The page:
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Thursday Craft: Eleven Essentials of Writing Great Flash Fiction

Here is the demand of the flash form: To find in compression what could not be found otherwise, to view the constriction of time and space as a need for urgency and profundity.


And here are The Eleven Essentials to Writing Great Flash Fiction. (Coincidentally, these are the eleven things I try to do when writing flash fiction):

    1. Have strong desires create an immediate urgency. I love when characters go all in. The trick (for me) is figuring out why now, of all times, they decided to do it. It’s more about the strength of their desire, their decision to commit to something rather than what’s at stake that draws me to them. We find them afire with wanting.
    2. Twist expectations from the outset. Readers come to stories full of predictions. Scare the bejeebers out of them!  They expect you to zig, you zag, not in the final sentence, but immediately. Serepentine, Shel! Serpentine!

    3. Create tension through revelation rather than omission. Hiding things from the reader is just plain mean, and it’s manipulative, too, especially when the POV character is hiding things that he/she clearly knows. Try to create tension by showing your cards. And the other person’s cards. And maybe the whole gosh darn deck, if you’d like. Reveal, reveal, reveal. You be the person to put the “flash” in flash fiction.
    4. Use specificity to create the supernatural. Make your details so vivid & so real that they take on the quality of dreams. The world of story already has that sense of supernatural wonder, where the gods and goddesses (i.e., the author) throw the very obstactles at a character that will get the character to transform into the person he/she was destined to become. Charles Baxter, I think, had a chapter on defamiliarization, where the everyday object becomes so imbued with exactness and wonder that it becomes something altogether other, like a red wheel barrow glazed with rain water beside the white chickens.
    5. Make a truth—rather than a twist—the goal of your ending. Rather than misinforming the reader throughout (lying!) just so you can jump out and say “Gotcha!” at the end, try anything else, even if it means completely informing the reader about what’s going on throughout (revealing everything), so that each word can take the reader/character/writer closer to grasping something just out of our grasps. Make it something that will resonate.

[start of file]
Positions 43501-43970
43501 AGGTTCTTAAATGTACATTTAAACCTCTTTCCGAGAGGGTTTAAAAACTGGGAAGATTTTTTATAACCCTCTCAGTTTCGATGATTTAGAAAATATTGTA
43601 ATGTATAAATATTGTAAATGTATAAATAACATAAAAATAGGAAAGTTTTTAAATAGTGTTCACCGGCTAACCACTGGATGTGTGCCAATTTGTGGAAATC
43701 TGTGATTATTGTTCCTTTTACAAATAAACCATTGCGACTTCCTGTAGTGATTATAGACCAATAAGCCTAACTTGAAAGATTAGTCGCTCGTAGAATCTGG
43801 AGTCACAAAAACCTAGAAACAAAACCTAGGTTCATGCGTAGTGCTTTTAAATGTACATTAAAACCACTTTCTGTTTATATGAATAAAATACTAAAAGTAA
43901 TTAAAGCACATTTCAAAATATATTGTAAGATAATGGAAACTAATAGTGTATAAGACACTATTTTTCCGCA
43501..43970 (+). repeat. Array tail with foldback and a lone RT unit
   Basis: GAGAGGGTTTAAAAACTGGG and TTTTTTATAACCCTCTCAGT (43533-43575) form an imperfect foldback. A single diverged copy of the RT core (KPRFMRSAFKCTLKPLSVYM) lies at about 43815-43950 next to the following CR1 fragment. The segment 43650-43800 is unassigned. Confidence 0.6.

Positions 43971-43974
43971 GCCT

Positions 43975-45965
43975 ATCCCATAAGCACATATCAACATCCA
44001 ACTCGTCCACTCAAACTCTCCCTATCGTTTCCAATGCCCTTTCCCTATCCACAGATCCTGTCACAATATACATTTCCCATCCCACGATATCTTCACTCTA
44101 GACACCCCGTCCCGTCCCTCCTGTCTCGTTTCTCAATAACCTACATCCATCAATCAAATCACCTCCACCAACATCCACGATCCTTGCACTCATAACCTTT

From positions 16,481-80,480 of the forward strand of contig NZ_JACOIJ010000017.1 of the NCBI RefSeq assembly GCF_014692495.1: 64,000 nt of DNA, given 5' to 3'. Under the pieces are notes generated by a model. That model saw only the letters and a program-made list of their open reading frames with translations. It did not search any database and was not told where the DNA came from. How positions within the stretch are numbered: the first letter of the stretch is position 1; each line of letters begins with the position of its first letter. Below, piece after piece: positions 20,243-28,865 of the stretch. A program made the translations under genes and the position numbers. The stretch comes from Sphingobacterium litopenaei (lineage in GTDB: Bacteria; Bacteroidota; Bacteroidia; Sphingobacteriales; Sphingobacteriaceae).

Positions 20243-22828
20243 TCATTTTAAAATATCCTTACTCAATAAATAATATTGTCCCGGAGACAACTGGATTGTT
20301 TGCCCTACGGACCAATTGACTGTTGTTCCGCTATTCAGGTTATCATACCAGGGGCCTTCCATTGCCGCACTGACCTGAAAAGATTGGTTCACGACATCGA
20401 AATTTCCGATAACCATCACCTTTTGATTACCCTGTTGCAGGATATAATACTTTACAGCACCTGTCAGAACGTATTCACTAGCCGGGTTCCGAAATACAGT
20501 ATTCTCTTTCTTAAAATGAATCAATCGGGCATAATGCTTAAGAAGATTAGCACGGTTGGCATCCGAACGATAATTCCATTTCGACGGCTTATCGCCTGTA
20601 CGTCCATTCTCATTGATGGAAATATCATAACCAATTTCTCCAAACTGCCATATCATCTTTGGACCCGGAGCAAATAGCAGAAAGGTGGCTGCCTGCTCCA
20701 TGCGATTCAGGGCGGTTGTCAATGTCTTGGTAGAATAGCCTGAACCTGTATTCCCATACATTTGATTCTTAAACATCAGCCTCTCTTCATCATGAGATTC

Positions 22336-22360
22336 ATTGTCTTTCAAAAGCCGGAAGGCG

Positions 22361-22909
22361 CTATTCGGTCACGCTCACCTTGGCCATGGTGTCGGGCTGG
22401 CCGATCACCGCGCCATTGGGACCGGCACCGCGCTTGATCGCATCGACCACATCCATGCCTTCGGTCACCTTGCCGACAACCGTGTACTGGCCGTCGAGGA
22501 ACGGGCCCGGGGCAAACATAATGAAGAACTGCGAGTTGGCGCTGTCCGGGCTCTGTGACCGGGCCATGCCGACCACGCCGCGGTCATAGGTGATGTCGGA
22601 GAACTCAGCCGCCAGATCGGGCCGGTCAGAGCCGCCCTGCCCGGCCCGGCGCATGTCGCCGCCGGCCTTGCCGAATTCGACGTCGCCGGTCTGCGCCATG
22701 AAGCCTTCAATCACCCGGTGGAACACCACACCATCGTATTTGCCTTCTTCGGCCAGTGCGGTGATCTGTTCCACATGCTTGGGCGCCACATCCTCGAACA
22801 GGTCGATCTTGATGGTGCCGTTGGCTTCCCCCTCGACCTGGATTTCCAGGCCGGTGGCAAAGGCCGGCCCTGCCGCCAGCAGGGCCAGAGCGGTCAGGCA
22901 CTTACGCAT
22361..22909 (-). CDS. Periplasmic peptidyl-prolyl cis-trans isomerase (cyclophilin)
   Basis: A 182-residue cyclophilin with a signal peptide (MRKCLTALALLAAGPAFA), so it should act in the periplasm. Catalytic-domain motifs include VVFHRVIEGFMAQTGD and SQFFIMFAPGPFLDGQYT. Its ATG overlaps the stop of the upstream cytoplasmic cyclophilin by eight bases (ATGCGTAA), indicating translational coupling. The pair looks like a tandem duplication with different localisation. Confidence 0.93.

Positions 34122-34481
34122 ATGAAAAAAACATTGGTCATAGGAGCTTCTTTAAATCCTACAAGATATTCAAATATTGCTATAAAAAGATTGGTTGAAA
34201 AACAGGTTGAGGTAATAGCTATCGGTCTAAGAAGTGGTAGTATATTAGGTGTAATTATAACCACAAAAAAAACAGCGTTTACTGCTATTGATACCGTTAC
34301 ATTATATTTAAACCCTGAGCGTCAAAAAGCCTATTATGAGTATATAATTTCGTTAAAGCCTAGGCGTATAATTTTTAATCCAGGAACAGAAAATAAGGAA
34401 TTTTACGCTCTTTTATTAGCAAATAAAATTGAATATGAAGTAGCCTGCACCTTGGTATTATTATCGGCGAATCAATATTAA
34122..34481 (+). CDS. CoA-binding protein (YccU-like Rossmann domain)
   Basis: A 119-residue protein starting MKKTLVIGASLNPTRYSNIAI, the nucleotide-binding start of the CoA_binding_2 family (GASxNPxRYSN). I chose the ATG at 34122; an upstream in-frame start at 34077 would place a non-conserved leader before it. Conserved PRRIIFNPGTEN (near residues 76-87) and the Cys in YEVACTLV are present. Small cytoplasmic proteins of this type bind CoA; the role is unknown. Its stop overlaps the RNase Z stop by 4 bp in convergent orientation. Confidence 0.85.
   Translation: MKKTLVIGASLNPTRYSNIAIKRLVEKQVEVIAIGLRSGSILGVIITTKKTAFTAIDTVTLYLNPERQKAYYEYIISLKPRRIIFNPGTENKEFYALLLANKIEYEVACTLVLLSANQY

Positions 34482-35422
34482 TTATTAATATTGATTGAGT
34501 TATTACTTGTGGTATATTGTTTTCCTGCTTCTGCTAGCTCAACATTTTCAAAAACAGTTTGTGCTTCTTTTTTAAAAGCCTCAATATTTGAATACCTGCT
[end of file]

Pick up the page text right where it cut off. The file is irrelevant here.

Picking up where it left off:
6. Use dialogue to dig deeper. In Donnie Darko, a temporal “accident” causes an alternative universe to be formed, and within this alternative universe, the universe and everyone in it conspires to get Donnie to do what he must do so that the “real” universe and everyone in it won’t be annhialated. Make that happen in your universe, so that dialogue exists to make the character confront what needs to be confronted, forcing the character (continually) to dig deeper for answers. Everyone who talks to your character has this sole purpose: to make the character face the very thing that will lead that character to have his/her destined ending.
    7. Figure out what you, as writer, desire to know. A lot of what experienced writers tell new writers, I’m coming to think, are lies, things to tell them so they can weed out the competition a bit. Like “write what you know.” If I only wrote what I knew, I’d be writing stories about guys figuring out how to write stories. The real secret is to write what you want to know. At my MFA at Vermont, Doug Glover worked to convince me that literature “is a way of thinking in which you think by pushing your characters through a set of actions (testing that character in a series of scenes which involve the same conflict).” I began to think that, if indeed writing stories is a way of thinking, then it might make sense if I had something to think about, something to figure out. So maybe, I thought, I should have the character be dealing with something that I, the writer, also wanted to discover. Now, once I’ve convinced people that this is true, that they should write not necessarily what they know but instead what they want to know, I will write what I want to write: a story about a guy figuring out how to write a story. Because no one will be writing that.